2009 Margan Family "See Saw" Semillon Blend Hunter Valley New South Wales

SKU #1074745

Robert Parker's Wine Advocate: "The 2009 See Saw Classic White is an early drinking bargain of a Hunter wine. Blended of 85% Semillon, 10% Chardonnay and 5% Verdelho, it has a moderate intensity of ripe golden delicious apple, pear, nectarine and lemon tart aromas. Medium body, crisp acidity good concentration of pure stone and citrus fruits. Nicely balanced and well put together. Medium to long finish. Drink now to 2012." "Semillon takes the lead with this Hunter Valley blend showing classic notes of lanolin, pear and lemon pith with lifted lime blossom aromatics. There is zesty acidity and a nice waxy texture on on the palate with good balance and length. At 12.0 ABV this is a clean and refreshing summer white wine." Jim Chanteloup K&L Australian Wine Buyer.

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Price: $11.99

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Additional Information:

Varietal:

Semillon

- A rich, viscous, full-flavored but subtly-scented and botrytis-prone white grape, Sémillon reaches magical heights when infected with "noble rot" and combined with even small amounts of the aromatic and high-acid Sauvignon Blanc to make Sauternes, one of the world's most revered and longest-lived wines, and in the sweet wines of surrounding regions like Barsac. Sémillon's most famous incarnation is in the wines of Château d'Yquem, one of the world's most expensive wines, and one that has been known to evolve for centuries. It frequently dominates, but not by much, in the oak-aged whites of Bordeaux's Graves and Pessac-Léognan, creating honeyed and viscous wines that are unlike any others. Elsewhere in Bordeaux and around France it takes on a supporting role in the wines of Entre-Deux-Mers and the Médoc. While planted throughout France, Europe, California and Washington, Sémillon's role as underling usually keeps it out of the spotlight with a few winery-specific exceptions. However, the grape is allowed to shine in Australia's Hunter Valley, where it is used to make an elegant dry wine often called, perplexingly, Hunter Valley Riesling. It also makes some incredible dry, oaked wines from the Barossa and lovely stickies in the style of Sauternes.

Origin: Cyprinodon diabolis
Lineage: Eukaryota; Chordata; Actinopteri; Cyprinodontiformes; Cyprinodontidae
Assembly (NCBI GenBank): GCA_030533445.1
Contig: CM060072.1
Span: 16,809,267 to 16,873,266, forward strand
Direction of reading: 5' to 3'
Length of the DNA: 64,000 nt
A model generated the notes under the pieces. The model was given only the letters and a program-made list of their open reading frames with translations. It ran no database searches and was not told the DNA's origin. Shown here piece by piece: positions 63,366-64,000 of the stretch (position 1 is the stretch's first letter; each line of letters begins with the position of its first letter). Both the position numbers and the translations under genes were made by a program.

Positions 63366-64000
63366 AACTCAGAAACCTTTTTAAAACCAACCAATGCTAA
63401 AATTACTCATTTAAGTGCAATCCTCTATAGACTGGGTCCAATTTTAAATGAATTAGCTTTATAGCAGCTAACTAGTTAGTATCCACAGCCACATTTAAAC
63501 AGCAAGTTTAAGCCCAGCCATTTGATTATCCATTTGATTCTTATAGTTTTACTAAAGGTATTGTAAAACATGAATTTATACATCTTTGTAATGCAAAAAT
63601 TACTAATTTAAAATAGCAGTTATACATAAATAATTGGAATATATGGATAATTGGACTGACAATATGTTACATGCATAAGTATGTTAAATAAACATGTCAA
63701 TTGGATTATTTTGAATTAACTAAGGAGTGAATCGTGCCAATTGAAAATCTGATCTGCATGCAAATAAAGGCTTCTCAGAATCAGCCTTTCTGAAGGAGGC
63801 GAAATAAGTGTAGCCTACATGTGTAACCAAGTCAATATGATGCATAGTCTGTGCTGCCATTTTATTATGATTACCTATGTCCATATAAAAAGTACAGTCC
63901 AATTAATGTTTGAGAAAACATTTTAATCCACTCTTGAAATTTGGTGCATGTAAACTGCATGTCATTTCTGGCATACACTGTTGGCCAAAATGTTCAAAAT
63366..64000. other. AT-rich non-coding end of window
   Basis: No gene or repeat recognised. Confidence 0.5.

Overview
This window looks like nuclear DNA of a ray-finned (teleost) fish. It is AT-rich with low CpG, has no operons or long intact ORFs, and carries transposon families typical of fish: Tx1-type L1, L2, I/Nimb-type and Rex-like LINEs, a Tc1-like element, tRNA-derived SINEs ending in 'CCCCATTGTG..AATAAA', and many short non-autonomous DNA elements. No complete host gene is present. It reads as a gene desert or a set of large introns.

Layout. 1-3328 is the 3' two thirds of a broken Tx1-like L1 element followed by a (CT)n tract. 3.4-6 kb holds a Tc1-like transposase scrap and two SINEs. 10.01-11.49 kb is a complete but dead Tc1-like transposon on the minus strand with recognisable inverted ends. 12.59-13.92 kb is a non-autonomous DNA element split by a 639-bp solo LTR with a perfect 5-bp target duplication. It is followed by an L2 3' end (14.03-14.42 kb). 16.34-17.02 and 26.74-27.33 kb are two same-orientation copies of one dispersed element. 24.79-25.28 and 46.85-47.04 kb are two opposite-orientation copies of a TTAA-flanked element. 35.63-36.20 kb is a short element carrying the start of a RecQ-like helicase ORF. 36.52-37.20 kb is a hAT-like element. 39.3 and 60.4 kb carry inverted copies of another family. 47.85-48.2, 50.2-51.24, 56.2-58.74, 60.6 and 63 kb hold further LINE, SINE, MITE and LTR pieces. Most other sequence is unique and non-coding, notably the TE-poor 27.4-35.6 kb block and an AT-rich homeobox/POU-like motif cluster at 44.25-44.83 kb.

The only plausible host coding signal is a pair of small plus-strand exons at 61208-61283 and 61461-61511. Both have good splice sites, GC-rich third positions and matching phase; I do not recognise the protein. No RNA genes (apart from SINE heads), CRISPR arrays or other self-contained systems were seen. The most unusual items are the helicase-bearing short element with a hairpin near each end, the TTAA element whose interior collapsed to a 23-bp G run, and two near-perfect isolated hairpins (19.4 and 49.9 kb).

Country:

Australia

- While it is true that the greatest strides in Australian winemaking have come in the last 30 years or so, commercial viticulture began as early as the 1820s and has developed uninterrupted ever since. The majority of the great Region are in the southeastern area of the continent, with the Barossa Valley, Claire Valley, McLaren Vale, and Coonawarra in South Australia, the Yarra Yarra Velley and Pyrenees in Victoria and the Upper and Lower Hunter Valleys in New South Wales. Many of the wines from Southeastern Australia are based on Shiraz or Cabernet Sauvignon and various blends including Grenache and Mourvedre. In Western Australia, along the Margaret River, great strides are being made with Pinot Noir as well as Bordeaux-styled reds. There are also many world-class releases of Chardonnay, Sauvignon Blanc and Riesling from the land Down Under. While many equate Aussie wines with "value", there are more than a few extremely rare and pricey options, which never fail to earn the highest ratings from wine publications and critics throughout the world. Click for a list of bestselling items from Australia.
Sub-Region:

New South Wales

Specific Appellation:

Hunter Valley

Alcohol Content (%): 12